Sławek Jaskułke “Sławek Jaskułke Trio”

Sławomir Jaskułke – piano
Piotr Lemańczyk
– double bass
Tomasz Sowiński
– drums
Maciej Sikała
– tenor saxophone

1.   Reality known – S. Jaskułke 10’19
2.   In my opinion - S. Jaskułke  8’01
3.   Autumn gifts – M. Sikała 10’49
4.   Platino – M. Sikała 8’45
5.   Nevergreen – S. Jaskułke 15’15

   This is the debut album by Polish Jazz pianist / composer Slawomir Jaskulke, recorded live in a classic trio / quartet setting with saxophonist Maciej Sikala, bassist Piotr Lemanczyk and drummer Tomasz Sowinski. The album presents five original compositions; three of which are by the leader and two are by Sikala. The first two numbers are performed by the trio and the other three by the quartet.
   Jaskulke is considered as one of the most brilliant representatives of the young generation of Polish Jazz pianists and his achievements during the first decade of the 21st Century are indeed remarkable and include performances around the globe and numerous recordings as leader and sidemen (including those with the veteran Polish Jazz icon Zbigniew Namyslowski). He has also composed music for theatre and cinema.
   Anybody listening to this album at the time of its release should have expected great things from Jaskulke, as it is a truly outstanding debut. The trio numbers present Jaskulke as an amazing piano virtuoso, playing in a unique style, which is incredibly percussive and powerful, whereas the quartet numbers present his gentler side as a balladeer, playing beautifully restrained melodic phrases or as an ensemble player of great sensitivity. Such incredible versatility is very rare indeed and when executed with a magic touch like the one he presents here, it is simply marvelous. Considering the fact that Jaskulke was only twenty two years old at the time of the recording one must admit that this is a discovery of an extraordinary talent.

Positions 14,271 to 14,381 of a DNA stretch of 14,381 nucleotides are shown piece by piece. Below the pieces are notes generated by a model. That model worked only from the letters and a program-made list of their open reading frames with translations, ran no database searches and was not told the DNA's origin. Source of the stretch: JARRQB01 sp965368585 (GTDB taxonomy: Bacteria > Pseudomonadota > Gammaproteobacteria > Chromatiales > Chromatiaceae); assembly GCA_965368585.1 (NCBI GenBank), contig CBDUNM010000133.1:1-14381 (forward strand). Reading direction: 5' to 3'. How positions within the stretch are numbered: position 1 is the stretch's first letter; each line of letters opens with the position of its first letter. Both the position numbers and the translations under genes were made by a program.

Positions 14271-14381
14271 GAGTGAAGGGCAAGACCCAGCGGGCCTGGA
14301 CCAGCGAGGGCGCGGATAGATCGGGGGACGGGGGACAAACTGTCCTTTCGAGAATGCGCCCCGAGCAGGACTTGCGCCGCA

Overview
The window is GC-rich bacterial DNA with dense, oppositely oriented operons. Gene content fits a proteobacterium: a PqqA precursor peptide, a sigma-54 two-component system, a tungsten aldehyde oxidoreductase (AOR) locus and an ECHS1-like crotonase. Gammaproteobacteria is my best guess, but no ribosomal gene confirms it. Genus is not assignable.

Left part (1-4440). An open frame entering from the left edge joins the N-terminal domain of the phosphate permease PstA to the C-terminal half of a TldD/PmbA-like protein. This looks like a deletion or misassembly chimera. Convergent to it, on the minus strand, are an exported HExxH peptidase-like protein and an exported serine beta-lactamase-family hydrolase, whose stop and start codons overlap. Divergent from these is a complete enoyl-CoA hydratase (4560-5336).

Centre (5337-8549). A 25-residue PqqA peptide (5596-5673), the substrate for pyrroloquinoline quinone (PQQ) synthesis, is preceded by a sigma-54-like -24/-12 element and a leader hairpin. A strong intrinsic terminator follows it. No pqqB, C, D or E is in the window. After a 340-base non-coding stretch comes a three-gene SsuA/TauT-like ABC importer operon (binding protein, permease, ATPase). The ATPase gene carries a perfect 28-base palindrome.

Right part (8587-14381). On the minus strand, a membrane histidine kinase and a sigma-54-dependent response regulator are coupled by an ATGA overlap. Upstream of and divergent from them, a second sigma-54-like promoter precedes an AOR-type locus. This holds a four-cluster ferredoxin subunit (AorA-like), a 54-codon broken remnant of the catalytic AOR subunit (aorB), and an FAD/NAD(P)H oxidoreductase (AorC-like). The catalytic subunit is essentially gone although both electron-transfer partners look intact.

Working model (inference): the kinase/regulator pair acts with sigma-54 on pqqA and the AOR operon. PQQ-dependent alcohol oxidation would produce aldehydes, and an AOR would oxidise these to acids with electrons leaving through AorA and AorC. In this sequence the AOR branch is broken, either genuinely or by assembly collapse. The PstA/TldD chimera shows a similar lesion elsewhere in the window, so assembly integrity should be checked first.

Musically the trio and the quartet are also quite different, with the material written by the leader being much more open and often freely structured, whereas the numbers written by the saxophonist are pretty standard mainstream Jazz compositions, both very good, but not special in any way. In a sense it seems as if these two different settings belong on two separate albums, but what was done can not be undone, so one should enjoy the fact that this marvelous music was captured for posterity and we can listen to it again and again.
   The rhythm section performs exactly as expected, changing the volume and presence according to the specific requirements of the moment, always there when one expects them to be, keeping perfect time (which is not always easy here) and modestly displaying another level of virtuosity. Together the ensemble sounds like an unstoppable locomotive, which runs amok, especially in the last tune.
   This is definitely an album every Jazz piano lover should listen to, sooner or later, an experience he’ll never regret nor forget. Wholeheartedly recommended!